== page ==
So overall, I commend this as a worthy read and I'm glad I listened to it (except for that last 20%!).

NPR American Chronicles Exploring space

Rating: WARTY!

This was a short audiobook consisting of excepts (excerp-tuhs as the NPR people pronounce it!), and I was not thrilled with this at all. It was very superficial. The only interviews that were interesting were the ones with the astronauts, notably, John Glenn, veteran space traveler John Young, and African American astronaut Bernard Harris, but htose were very short. The rest of it I could have managed without, including the tinny and annoying musical accompaniment to far too many of the items. Even those astronaut interviews were rather superficial, so I cannot recommend this, especially since I haven't commended it in the first place and I don't intend to!

Galaxy Girls by Libby Jackson

Rating: WORTHY!

Libby Jackson is a physicist and engineer who works for the UK Space Agency. She wrote this book to highlight the contributions women have made toward science and the various space programs, and have often gone unsung. Well...this book sings!

Divided into five sections, the book covers fifty women, and although the subtitle misleadingly says it's 50 stories of women in space, the majority of these women have not been in space, but have unquestionably and materially contributed to the success of everyone who went into space. The sections and the women covered are as follows:

  • The Origins of Space Travel
    • Émilie du Châtelet - or more formally, Gabrielle Émilie Le Tonnelier de Breteuil, Marquise du Châtelet, was a French author, mathematician, physicist, natural philosopher just before the mid-eighteenth century when women were not welcomed in any of those fields.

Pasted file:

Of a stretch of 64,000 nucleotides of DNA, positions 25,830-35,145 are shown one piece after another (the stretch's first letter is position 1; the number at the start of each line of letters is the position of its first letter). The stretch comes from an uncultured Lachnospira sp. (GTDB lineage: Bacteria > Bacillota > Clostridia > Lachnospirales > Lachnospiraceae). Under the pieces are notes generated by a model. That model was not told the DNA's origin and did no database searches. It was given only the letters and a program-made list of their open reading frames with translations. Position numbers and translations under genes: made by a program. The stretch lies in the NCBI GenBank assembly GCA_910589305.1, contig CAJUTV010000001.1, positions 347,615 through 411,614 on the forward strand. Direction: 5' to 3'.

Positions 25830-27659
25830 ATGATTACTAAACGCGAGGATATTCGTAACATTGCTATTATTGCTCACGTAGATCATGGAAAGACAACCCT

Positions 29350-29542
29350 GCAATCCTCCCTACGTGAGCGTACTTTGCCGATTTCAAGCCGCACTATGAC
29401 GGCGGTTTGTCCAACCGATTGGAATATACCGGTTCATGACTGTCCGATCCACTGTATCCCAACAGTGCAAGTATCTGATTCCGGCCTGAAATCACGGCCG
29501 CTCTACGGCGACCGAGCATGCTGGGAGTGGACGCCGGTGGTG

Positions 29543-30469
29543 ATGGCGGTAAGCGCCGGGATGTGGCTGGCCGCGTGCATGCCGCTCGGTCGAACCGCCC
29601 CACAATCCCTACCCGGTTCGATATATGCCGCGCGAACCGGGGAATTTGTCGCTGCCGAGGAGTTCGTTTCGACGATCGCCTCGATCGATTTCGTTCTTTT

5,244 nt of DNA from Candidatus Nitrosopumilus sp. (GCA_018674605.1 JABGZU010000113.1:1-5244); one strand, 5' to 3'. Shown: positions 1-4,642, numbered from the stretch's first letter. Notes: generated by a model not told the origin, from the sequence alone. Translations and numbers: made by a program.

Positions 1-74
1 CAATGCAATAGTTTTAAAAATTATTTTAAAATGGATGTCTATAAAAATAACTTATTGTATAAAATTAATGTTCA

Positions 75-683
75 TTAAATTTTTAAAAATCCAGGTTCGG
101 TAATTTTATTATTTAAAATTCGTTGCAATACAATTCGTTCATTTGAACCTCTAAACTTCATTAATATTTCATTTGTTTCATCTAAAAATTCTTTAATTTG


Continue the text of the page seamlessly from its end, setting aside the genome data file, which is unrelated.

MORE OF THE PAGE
• Ada Lovelace, aka Augusta Ada King, Countess of Lovelace was Lord Byron's daughter, but her mother kept her away from Byron and saw to it that she was educated in mathematics, which brought her eventually into the computing field invented by Charles Babbage. Lovelace was the first computer programmer.
    • Jeannette Ridlon Piccard was an aeronaut before there were airplanes. She was the first licensed female balloon pilot in the US and the first women to enter the stratosphere - and that's not metaphor. Where do you think Jean Luc Picard of the Enterprise got his name?!
    • Mary Sherman Morgan was a rocket fuel scientist who invented Hydyne which powered a rocket that put the United States's first satellite into orbit.
    • Jacqueline Cochran was the first woman to break the sound barrier.
  • The Dawn of the Space Age
    • Valentina Tereshkova was the first woman to fly in space - in the Soviet space program as it then was, when the Russians were the ones setting the pace and making all the firsts: first satellite into space, first man into space, first multi-person spacecraft into space, first spacewalk. What this book doesn't mentions it had the early soviet spacecraft were rather simplistic things as compared with US space craft, and the cosmonauts have very little to do or control.
    • Jerrie Cobb was an aviation pioneer and the first woman to fly in the Paris Air Show. She was also one of the little known Mercury 13 women trainees who passed the same tests as the Mercury 7 men did, but weren't allowed to fly a spacecraft.
    • The Mercury 7 Wives were the longsuffering spouses of the first seven astronauts picked to fly spacecraft. They were unprepared for the intense publicity, but handled it just fine.
    • Eilene Galloway was the first space lawyer, so to speak. You'll have to read the book to find out what that's all about!